To be identified in documentation as an Ex-Servicemen, one must get a certificate issues by Department of Ex–Servicemen Welfare, a department under the Ministry of Defence, which certifies the person as ex-servicemen.
Article 46 of the Constitution states that “The State shall promote with special care the educational and economic interests of the weaker sections of the people, and, in particular, of the Scheduled Castes and the Scheduled Tribes, and shall protect them from social injustice and all forms of exploitation.”
With the enactment of ‘The Rights of Persons with Disabilities Act, 2016’, reservation is also provided to Persons with Benchmark Disabilities against the posts and services of the Central Government at 4% of the total number of vacancies to be filled up by direct recruitment in the cadre strength in each group of posts.
As per Ex-servicemen (Re-employment in Central Services and Posts) Rules, 1979, as amended from time to time, 10% of the vacancies in the posts upto of the level of the Assistant Commandant in all para-military forces; (ii) 10% of the vacancies in Group C posts; and (iii) 20% of the vacancies in Group D posts, to be filled by direct recruitment shall be reserved for ex-servicemen.
These laws give horizontal reservation in consonance to the applicable candidates
In the case of Anil Sharma and others v. Chief General Manager, Human Resources Management and another the respondent has submitted that the petitioners and others claiming the benefit of horizontal reservation were granted 8 grace marks as per the Govt. of India instructions. The Learned High Court of Jammu and Kashmir considered the view that the way the respondents have given effect to horizontal reservation provided to the category of ex-servicemen is not in consonance with law and amounts to denial of benefit of reservation provided for such category. The respondents by devising this novel way of operating horizontal reservation defeated the concept of horizontal reservation provided for certain categories like “person with disability” and “ex- servicemen”. The court directed the responded to select the petitioner as per horizontal reservation. The Ld. Justice in the case has observed that ‘I have carefully gone through the selection record produced before me and could not find any statutory provision or even the executive order issued by the competent authority providing for addition of 08 grace marks to the merit of the candidates belonging to the categories of PWD and ex-servicemen and then comparing their merit with the merit of the candidate last selected in the open merit’. Hence the court is of the view that granting grace marks without actual reservation to the candidates belonging to Handicapped or ex-servicemen category and then comparing there result with open category is not just and fair and not as per horizontal reservation provided by the law in consonance with the Constitutional Art 16(1).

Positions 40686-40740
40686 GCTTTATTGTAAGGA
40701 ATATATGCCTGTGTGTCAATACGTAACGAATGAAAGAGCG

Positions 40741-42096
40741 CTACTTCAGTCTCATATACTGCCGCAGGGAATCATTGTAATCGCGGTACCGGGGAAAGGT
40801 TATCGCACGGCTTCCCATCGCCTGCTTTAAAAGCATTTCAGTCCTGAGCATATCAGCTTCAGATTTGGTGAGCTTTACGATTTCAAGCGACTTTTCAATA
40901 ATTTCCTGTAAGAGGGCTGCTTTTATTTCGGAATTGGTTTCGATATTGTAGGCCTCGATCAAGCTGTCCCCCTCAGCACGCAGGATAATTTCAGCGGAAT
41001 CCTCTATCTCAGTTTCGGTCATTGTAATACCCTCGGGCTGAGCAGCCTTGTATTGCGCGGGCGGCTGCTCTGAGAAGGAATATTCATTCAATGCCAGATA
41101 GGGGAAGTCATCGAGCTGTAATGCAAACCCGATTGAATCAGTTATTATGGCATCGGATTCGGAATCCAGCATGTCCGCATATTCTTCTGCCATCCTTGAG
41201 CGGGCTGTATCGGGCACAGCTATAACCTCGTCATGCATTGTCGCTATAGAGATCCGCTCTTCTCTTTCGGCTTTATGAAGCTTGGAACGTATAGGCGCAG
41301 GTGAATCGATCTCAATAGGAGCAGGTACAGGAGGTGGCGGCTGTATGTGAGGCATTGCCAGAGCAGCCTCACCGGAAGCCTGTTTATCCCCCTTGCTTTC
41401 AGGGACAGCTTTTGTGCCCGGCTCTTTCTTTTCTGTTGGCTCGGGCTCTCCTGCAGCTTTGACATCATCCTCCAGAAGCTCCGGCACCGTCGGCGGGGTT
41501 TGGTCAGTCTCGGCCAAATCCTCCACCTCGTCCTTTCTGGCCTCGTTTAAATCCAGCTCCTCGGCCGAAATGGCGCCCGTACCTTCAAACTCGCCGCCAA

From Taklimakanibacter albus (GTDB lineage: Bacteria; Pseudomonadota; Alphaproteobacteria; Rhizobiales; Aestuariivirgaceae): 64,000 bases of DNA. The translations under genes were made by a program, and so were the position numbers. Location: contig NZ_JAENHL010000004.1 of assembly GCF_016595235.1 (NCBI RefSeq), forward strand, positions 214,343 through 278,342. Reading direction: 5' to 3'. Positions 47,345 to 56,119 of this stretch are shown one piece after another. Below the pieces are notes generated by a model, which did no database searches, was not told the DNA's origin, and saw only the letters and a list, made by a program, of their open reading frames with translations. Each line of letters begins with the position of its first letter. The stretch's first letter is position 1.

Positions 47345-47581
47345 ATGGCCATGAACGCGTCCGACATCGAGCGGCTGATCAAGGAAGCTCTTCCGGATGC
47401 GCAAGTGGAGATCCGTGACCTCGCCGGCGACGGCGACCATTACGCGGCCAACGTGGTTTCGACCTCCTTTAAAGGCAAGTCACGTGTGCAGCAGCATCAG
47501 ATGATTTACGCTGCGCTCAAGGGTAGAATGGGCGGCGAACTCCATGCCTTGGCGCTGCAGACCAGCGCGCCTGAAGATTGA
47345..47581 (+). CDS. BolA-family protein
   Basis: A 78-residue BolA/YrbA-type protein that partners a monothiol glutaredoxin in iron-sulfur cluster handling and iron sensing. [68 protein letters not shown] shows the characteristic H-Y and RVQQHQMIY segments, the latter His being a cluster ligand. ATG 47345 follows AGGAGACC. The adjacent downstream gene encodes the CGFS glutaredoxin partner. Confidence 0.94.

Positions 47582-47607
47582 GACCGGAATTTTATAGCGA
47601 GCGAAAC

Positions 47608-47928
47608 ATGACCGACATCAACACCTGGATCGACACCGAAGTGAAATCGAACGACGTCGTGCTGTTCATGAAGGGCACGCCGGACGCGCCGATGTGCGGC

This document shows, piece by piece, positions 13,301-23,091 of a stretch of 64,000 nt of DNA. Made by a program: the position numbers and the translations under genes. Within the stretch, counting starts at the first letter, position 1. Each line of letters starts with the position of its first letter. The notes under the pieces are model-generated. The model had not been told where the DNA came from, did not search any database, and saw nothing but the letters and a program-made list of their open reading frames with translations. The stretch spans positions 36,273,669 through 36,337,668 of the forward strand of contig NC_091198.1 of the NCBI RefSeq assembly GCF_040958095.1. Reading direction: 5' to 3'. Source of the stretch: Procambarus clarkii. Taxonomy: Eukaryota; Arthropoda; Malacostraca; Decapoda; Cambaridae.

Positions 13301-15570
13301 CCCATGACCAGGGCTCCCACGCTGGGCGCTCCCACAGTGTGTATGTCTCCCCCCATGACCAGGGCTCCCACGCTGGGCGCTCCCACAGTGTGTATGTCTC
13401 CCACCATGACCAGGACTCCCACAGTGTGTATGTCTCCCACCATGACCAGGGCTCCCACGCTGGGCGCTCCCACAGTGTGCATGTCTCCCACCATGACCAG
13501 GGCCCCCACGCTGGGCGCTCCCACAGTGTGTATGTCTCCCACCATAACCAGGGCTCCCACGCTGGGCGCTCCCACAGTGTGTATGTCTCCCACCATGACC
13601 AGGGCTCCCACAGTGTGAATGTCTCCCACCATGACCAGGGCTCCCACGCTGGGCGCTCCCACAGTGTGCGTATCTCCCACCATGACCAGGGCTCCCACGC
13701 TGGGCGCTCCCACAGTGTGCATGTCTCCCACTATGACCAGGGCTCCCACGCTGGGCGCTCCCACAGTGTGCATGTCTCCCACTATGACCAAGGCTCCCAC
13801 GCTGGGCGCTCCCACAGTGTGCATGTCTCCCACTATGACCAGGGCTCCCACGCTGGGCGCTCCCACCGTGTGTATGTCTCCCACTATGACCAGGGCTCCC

The reservation is given to make the under privileged get equitable opportunity to uplift from current status. The Constitution of India provides various kinds of reservations to the subject as Schedule Cast/Schedule Tribe/Women/Economically Backward Class/Other Backward Class and various other weak sections of the society and with the enactment of new laws to the Disabled and Ex-servicemen too as constitutional guarantees. Article 16(1) provides for horizontal reservation while Article 16(4) provides for vertical reservation. Now, as per the question is concerned that whether awarding of the grace marks without making actual reservation of posts for horizontal reservation for handicapped or ex-servicemen candidates fulfils the constitutional requirement or not. I am of the view that posts in various departments are subjected to qualification of the written exam as well as the oral interview sessions. In case of a Handicapped who cannot write to the speed of a normal candidate is not equal to the other candidates, and hence evaluating the marks for grace could be a very tricky and comparing the marks obtained then with the other candidates shall be unjust to the candidates who are handicapped and law provides equity to all, in such a case the basic principle of equity is violated. In case of an ex-servicemen who may not have any other source to earn his living, a younger candidate may seem more fit and suitable for the job, in such case also giving grace to the ex-servicemen and then comparing his marks with the other candidates violate the principle of equity. In both the cases the grace without actual reservation is not just and fair. Hence the answer stands clear that awarding grace without actual reservation as per the law do not fulfils the constitutional requirements. Again I will state the phrase “Equality among equals”, awarding some concession to an under privileged and comparing him to the privileged is comparing equals with unequal’s which is not just and fair and violative of the very basic principle of equity.
Constitution of India
Ex-servicemen (Re-employment in Central Services and Posts) Rules, 1979
The Rights of Persons with Disabilities Act, 2016